Monday, November 17, 2008

And our survey says....

Just how many opportunities are left behind because of our fear of networking, or inability to create a networking strategy to guide our activity?

Last week I spoke at a networking event for the events industry for at the excellent facilities hosted by The Royal Society of Medicine at One Wimpole Street in the West End of London. There were over 200 people in the audience from the events industry, ranging from conference organisers, event travel firms and recruitment consultancies to venues and even the UK's leading Madonna tribute act!

It was interesting to find out what this group had in common. Thanks to the state of the art facilities at One Wimpole Street, I ran a quick survey.

Using a 'Who Wants to be a Millionaire' format, I asked people to vote on a number of questions, using keypads by their seats. The results were interesting, if not surprising to me!

The primary goal of 74% of the attendees was to either meet new people or raise the profile of their business, yet 72% of them had come with, and were sitting with someone they already knew.

It would be fair to point out that this wasn't a scientific survey and the result might had been slightly different if we had held the vote in an open area with people standing and able to mix, rather than in a lecture theatre. How different would it have been though? Whether at networking events, conferences or seminars we do naturally head towards the people we know, into our comfort zone.

The reason is that we haven't set our primary goal before we come. If we did, it would be more natural to leave our colleagues and friends behind for the duration of the event. Yet most of us turn up without that clear focus in mind.

Only 14% of the people there admitted to having a clear vision for their networking, knowing where every event fits in. 27% simply accept invites on an individual basis. Despite this, 86% rate networking either as 'quite' or 'very important' as a business development tool. The vast majority were in the latter category.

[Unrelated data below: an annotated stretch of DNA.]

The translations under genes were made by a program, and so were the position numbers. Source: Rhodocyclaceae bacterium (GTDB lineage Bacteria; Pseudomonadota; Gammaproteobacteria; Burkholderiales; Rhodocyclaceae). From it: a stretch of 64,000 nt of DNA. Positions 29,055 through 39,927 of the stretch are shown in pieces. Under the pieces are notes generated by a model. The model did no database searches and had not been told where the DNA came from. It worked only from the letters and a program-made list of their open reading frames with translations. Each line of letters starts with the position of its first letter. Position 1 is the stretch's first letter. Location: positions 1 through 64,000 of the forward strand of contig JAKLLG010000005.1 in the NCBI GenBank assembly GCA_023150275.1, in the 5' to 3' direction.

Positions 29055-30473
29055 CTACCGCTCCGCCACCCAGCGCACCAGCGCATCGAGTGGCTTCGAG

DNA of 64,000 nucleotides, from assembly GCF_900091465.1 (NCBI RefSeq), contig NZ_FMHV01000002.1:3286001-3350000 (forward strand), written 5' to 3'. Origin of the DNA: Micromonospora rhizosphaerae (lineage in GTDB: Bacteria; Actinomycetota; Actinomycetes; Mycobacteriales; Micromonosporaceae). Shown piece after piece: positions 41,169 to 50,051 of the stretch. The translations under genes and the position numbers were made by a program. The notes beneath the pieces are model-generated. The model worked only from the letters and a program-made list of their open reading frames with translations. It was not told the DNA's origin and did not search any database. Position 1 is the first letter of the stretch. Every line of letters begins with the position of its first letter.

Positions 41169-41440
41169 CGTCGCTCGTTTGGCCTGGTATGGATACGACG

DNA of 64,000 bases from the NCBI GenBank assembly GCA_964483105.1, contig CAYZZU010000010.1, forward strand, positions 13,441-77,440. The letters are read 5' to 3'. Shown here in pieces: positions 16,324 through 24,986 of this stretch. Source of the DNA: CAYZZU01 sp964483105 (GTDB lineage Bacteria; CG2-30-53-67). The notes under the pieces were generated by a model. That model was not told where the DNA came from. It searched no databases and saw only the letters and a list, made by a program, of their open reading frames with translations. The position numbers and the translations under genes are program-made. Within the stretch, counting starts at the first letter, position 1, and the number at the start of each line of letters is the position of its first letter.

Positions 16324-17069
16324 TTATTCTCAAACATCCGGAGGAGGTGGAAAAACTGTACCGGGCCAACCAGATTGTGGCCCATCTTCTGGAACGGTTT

These are worrying results. With so many people networking on an ad hoc basis, results are so much harder to come by for everyone. We need to move to a position where people understand what networking can bring to them and act accordingly, selecting the right events to attend and interacting positively to reach their goals.

A good understanding of the right way to interact with others can make a big difference. The session after my talk buzzed as people took up the challenge to open a conversation without asking 'what do you do'. Suggesting people don't use 'I'm going to the toilet' to close a conversation also left a lot of people standing with legs crossed, yours truly included!

It starts with the understanding of why you're there though. That's where a strategy makes all of the difference.


  1. Hi Andy,

    thanks for sharing this !

    However the results are not so surprising to me. Most people network without really thinking about it.

    Not because they don't want to, but because nobody ever told them how to approach it.

    As we both know, it is not that difficult, you just have to be aware of what's going on and have a vision of where you want to go with your career or business.

    Then everything becomes more clear.

    Have a great networking day!


    Jan Vermeiren, Founder of Networking Coach.

  2. Absolutely agreed Jan, they weren't a surprise to me either.

    I ran a seminar this morning. Only one person in the group had a networking strategy, yet all agreed that they could achieve so much more if they had one in place.

    It's a change of positioning, from looking at networking as a game, to approaching it as a serious business tool. Once people accept that, the steps to put a strategy into action aren't tough at all.

    Thanks for your comment